Trent Shelton, a former NFL wide receiver-turned-popular motivational speaker, released his debut book The Greatest You: Face Reality, Release Negativity, and Live Your Purpose where he reveals his definition of true success.
Shelton, who has over 50 million social media followers and 1 billion viewers to date, the largest of any online influencer, had a long fall from glory after his NFL career came to an end.
Raised as a Christian, he began creating faith-filled motivational videos and tweeting them out with the hashtag #RehabTime to get him out of a dark season that followed losing his dreams. To his surprise, the hashtag picked up and his videos became an inspiration to thousands.
The following is an edited transcript of The Christian Post's interview with Shelton where the world renowned influencer discussed his inspirational talks, many of which are in his new book, and revealed what he’s learned about the true meaning of success.
CP: What made you want to write The Greatest You: Face Reality, Release Negativity, and Live Your Purpose?
Shelton: One of the main reasons was my community. I just wanted to bring a long format of my content Rehab Time, which is reality, release, repair. It's a three-part process. In this book, you get my journey but also you get the practical steps to be able to help you to become the greatest.
I wanted people to know that no matter what you've been through in your life, God has a plan for you and there's a greatness inside of you. It's not like the world has that person. It's already there because you were created by a great God. So hopefully people that read this book will discover that.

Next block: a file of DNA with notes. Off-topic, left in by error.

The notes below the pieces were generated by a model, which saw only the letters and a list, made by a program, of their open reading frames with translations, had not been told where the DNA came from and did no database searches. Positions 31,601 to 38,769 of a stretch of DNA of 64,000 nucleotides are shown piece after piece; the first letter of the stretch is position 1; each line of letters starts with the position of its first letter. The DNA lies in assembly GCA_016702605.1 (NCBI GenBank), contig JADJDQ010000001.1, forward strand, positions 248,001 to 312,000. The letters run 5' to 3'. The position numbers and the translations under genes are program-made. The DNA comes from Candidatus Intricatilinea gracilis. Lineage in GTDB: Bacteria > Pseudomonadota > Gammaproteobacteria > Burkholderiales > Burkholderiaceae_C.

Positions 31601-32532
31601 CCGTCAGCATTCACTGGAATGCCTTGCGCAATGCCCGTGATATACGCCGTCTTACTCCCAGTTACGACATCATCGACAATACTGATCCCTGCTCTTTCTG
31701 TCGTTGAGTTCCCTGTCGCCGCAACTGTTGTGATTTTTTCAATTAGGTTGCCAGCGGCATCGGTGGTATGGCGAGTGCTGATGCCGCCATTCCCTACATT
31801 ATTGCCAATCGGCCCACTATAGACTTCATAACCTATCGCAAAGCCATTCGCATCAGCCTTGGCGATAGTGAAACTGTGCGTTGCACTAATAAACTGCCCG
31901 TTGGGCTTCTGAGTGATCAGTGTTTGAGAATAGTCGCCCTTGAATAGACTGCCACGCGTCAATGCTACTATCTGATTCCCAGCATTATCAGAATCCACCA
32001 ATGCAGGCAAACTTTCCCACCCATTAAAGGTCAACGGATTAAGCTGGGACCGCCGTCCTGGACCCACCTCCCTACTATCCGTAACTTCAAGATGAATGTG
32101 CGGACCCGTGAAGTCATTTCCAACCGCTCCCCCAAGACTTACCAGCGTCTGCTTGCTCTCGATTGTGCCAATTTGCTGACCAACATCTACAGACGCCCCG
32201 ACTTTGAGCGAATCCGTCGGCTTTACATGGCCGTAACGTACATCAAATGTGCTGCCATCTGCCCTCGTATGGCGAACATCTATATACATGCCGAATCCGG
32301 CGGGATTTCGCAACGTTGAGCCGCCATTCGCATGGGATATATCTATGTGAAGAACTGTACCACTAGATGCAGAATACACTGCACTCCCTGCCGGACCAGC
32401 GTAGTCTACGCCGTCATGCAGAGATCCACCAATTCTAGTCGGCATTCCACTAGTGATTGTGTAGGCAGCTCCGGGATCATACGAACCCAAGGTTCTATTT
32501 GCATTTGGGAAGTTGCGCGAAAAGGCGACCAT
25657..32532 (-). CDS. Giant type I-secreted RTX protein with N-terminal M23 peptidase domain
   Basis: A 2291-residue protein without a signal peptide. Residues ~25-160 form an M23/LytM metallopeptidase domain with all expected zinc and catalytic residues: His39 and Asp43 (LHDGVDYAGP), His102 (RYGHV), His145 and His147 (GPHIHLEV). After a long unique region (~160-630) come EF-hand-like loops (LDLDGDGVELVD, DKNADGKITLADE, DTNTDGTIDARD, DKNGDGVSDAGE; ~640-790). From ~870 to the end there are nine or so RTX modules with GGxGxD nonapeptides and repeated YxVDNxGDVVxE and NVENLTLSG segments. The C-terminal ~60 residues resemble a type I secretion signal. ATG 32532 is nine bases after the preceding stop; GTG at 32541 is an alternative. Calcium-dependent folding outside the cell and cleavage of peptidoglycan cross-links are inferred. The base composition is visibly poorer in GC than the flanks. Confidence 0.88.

CP: You had a thriving football career that was short lived. Can you share why it’s important not to make those kinds of successes part of your identity?
Shelton: Chapter 2 of this book, titled "What's My Purpose" [is how] so many people think purpose is an external thing. And the thing I tell people is that it's not an external thing, it's an internal gift. Your purpose isn’t something that you must search for in the world. What most people are trying to find is placement.
So [for me], the NFL was a placement, a job is a placement. When you tie your purpose into those things, those things you can lose. So I thought my purpose was football and I lost it and felt like my life was over. So what I tell people now is that you are purpose! You were created with purpose; God set you apart. So now, you can go into the world knowing that you have a placement.
Like Rehab Time, I don't think Rehab Time is my purpose, it's my placement. So if I ever did lose Rehab Time, I still use my life in another avenue or placement to actually better the world.
I just want people to know that all the external things that you think will make you happy or fulfill you, probably won't, it's about an internal journey of really discovering yourself and finding that peace within.
CP: Can you share how you went from hopelessness to Rehab Time?
Shelton: It's a long journey. A lot of people don't know that I started Rehab Time in 2009 so it's been a 10-year process. I started making my videos at that time but it became my actual career in 2011–2012. The thing that I tell people is that when I started Rehab Time, literally, it was for myself, it was my rehab. It wasn't to be a speaker or to be an author, it was literally just to rehab my life. In doing that, I started to share my journey, to hold myself accountable.
If I'm going through this and I'm feeling this, the struggle is universal, then there's a ton of people who are going through these same things. So what I try to do is, I try to make it like super broad to touch people's lives.
CP: Can you explain the three Rs of Rehab Time and how you use them in the book?
Shelton: Forgiveness is a big chapter. When I'm dealing with those things in my life and find it hard to forgive, I'm thinking about, "Well, if I'm dealing with this, so many people are too." So it makes me want a deeper dive to really figure out how to change this and how to make things better.